The men’s team has also had their fair share of accomplishments this season. Their best finish as a team was also at the Brisman-Lundeen Invite. They finished 11th out of 22 teams with a total of 312 points. Coming in first for the Pride was senior Malik McCrary with a 6k time of 22:36. Close behind him was junior, Logan Fraker running a time of 22:59. Sophomore, Mike Aguilar took the third place finish for the team’s pack, finishing at a solid 23:44. The fourth finisher for the men’s team was sophomore Kevin Ockenfels running a time of 24:26. The other contributors to the team’s strong finish were freshmen Jimmy Slowik, Devin Dobbles, and Reide Gallaway. The eighth member of the team, Craig Stout, who has been battling minor injuries, did not participate in this race.
The Clarke men’s cross country team has shown tremendous progress over the span of this cross country season. A lot of their success this season can be credited to the growth in members for the men’s squad.
Back in 2015, the Clarke men’s cross country team consisted of only five members, which is just enough for them to race as a team. Since 2015, the men’s teams roster has grown to a total of eight members. This is a major positive change for the team as Stout adds:
“The team has gotten bigger. The more guys we have on a team, the more successful we will likely be. It’s nice going into practice knowing you have to bring your A game or you’ll get left behind”
They will be able to use this new advantage of more members to push one another during their next conference meet in a way they are not able to do previously. With only five runners in 2015, each member counted for the team’s score. Now they have to work together and push themselves to be in the top five that scores for the team.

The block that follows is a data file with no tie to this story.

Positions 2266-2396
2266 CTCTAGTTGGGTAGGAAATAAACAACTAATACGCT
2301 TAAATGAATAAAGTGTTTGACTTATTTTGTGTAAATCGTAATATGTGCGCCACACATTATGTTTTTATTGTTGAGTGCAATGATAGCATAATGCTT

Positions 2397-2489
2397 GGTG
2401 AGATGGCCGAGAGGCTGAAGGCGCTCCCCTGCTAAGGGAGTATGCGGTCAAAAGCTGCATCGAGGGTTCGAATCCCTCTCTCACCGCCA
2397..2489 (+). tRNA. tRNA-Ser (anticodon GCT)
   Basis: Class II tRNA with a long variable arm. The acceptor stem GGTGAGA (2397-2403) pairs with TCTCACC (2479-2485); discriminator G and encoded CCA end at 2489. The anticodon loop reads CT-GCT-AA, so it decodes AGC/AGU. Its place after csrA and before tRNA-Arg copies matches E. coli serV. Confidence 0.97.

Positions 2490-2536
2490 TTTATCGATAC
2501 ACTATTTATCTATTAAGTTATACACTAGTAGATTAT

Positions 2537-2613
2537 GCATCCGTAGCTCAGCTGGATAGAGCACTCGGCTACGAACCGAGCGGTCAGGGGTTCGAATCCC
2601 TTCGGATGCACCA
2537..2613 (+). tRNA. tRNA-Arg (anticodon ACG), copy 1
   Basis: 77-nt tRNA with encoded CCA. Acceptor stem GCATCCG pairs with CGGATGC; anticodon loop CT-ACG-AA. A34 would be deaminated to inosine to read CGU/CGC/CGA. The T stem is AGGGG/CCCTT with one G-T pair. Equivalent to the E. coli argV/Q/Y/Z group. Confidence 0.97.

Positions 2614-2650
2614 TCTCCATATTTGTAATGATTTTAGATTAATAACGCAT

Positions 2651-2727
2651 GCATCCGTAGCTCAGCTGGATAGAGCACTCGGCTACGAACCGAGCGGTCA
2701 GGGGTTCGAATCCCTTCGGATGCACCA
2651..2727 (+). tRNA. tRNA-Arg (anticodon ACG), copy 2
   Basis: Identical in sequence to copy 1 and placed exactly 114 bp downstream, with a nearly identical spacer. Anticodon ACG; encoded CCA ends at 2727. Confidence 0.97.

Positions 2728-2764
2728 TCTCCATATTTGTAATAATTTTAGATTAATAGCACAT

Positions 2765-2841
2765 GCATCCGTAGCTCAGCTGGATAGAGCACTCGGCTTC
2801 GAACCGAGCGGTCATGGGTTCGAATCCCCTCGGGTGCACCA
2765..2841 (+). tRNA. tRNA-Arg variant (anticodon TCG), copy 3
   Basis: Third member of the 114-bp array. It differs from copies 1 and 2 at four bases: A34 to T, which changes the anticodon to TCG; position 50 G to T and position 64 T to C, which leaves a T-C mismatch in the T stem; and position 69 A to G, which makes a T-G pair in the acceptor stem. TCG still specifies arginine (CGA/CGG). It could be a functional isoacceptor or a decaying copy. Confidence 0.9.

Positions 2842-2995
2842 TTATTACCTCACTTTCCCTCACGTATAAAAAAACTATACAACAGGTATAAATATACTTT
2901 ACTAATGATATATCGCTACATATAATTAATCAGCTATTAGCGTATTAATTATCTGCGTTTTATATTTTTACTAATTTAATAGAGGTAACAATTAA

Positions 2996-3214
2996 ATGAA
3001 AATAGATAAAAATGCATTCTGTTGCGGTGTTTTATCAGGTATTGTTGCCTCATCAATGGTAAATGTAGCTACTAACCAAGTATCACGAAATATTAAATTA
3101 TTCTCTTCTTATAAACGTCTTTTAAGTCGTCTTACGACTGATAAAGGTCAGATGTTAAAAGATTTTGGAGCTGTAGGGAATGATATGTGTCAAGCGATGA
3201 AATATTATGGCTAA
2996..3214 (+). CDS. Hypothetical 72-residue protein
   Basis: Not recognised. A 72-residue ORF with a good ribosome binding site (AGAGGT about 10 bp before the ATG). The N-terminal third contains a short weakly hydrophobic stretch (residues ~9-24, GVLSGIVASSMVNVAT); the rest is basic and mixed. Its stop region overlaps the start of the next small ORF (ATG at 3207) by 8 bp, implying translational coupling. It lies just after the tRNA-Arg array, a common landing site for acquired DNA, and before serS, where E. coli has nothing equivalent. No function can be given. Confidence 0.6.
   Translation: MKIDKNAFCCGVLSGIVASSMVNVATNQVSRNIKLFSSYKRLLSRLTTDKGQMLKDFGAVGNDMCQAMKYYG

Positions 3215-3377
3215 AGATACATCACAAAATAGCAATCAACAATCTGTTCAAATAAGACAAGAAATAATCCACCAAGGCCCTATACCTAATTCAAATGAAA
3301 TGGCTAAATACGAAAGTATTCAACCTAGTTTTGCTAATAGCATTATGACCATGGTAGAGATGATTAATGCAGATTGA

With the anticipation at an utmost high, the excitement to see what the men and women’s cross country team will accomplish at their conference meet is overwhelming.
For some, this will be their last conference meet in their collegiate running careers. This goes for the seniors Anna Cole, Sydney Hendricks, Malik McCrary, and Craig Stout.
Hendricks reflected on her last four years as a runner and shared what she is thinking as her days as a college cross country runner nears to an end:
“I want to finish the season and my career strong. But I know I’ll be participating in races after XC and am excited to start that part of my running career. I will miss my teammates tremendously though. They make the hard days easier.”
Undoubtedly the women’s and men’s team will miss the efforts, positive energy, and dedication that the senior members offer.
Embracing their accomplishments and remembering how far they have come, both teams are more than ready for their conference meets. Coach Brooke Ferguson talked about her goals for the teams as they get ready for conference. She hopes that both teams continue to pack run, work up during their races, and finish in the top half of the conference meet.
Hendricks shared what she would want to say to her team in regards to conference,
“I would tell them to run our best, have confidence in ourselves, and leave it all on the course. At the end of the race all that truly matters is that we ran our hardest and gave it all we had.”